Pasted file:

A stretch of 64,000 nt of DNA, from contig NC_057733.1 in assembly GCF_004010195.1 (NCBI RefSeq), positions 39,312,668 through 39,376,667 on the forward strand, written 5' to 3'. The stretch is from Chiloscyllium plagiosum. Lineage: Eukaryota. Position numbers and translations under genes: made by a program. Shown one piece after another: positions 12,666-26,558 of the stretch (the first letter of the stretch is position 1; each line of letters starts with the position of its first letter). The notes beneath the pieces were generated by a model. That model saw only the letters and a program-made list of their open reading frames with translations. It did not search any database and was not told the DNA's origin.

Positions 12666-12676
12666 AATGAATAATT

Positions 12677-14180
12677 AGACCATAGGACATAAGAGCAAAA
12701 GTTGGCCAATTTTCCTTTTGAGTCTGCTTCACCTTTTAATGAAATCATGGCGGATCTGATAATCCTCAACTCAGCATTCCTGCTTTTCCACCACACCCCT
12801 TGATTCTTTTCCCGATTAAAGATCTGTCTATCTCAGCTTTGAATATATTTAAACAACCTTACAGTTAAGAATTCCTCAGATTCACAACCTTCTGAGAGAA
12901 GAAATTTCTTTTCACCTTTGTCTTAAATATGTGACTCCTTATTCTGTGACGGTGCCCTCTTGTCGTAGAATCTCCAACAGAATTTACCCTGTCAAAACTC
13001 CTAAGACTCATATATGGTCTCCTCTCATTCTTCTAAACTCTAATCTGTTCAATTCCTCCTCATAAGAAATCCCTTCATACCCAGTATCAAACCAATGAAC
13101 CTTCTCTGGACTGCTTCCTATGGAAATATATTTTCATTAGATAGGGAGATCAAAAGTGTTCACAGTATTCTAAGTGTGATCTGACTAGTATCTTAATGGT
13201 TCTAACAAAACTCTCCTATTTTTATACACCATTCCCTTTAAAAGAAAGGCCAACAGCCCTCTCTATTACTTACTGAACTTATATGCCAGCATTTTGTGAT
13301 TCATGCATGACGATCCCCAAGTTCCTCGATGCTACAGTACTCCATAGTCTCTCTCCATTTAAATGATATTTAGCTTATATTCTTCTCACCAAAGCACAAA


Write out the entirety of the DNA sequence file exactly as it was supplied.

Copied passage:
A stretch of 64,000 nt of DNA, from contig NC_057733.1 in assembly GCF_004010195.1 (NCBI RefSeq), positions 39,312,668 through 39,376,667 on the forward strand, written 5' to 3'. The stretch is from Chiloscyllium plagiosum. Lineage: Eukaryota. Position numbers and translations under genes: made by a program. Shown one piece after another: positions 12,666-26,558 of the stretch (the first letter of the stretch is position 1; each line of letters starts with the position of its first letter). The notes beneath the pieces were generated by a model. That model saw only the letters and a program-made list of their open reading frames with translations. It did not search any database and was not told the DNA's origin.

Positions 12666-12676
12666 AATGAATAATT

Positions 12677-14180
12677 AGACCATAGGACATAAGAGCAAAA
12701 GTTGGCCAATTTTCCTTTTGAGTCTGCTTCACCTTTTAATGAAATCATGGCGGATCTGATAATCCTCAACTCAGCATTCCTGCTTTTCCACCACACCCCT
12801 TGATTCTTTTCCCGATTAAAGATCTGTCTATCTCAGCTTTGAATATATTTAAACAACCTTACAGTTAAGAATTCCTCAGATTCACAACCTTCTGAGAGAA
12901 GAAATTTCTTTTCACCTTTGTCTTAAATATGTGACTCCTTATTCTGTGACGGTGCCCTCTTGTCGTAGAATCTCCAACAGAATTTACCCTGTCAAAACTC
13001 CTAAGACTCATATATGGTCTCCTCTCATTCTTCTAAACTCTAATCTGTTCAATTCCTCCTCATAAGAAATCCCTTCATACCCAGTATCAAACCAATGAAC
13101 CTTCTCTGGACTGCTTCCTATGGAAATATATTTTCATTAGATAGGGAGATCAAAAGTGTTCACAGTATTCTAAGTGTGATCTGACTAGTATCTTAATGGT
13201 TCTAACAAAACTCTCCTATTTTTATACACCATTCCCTTTAAAAGAAAGGCCAACAGCCCTCTCTATTACTTACTGAACTTATATGCCAGCATTTTGTGAT
13301 TCATGCATGACGATCCCCAAGTTCCTCGATGCTACAGTACTCCATAGTCTCTCTCCATTTAAATGATATTTAGCTTATATTCTTCTCACCAAAGCACAAA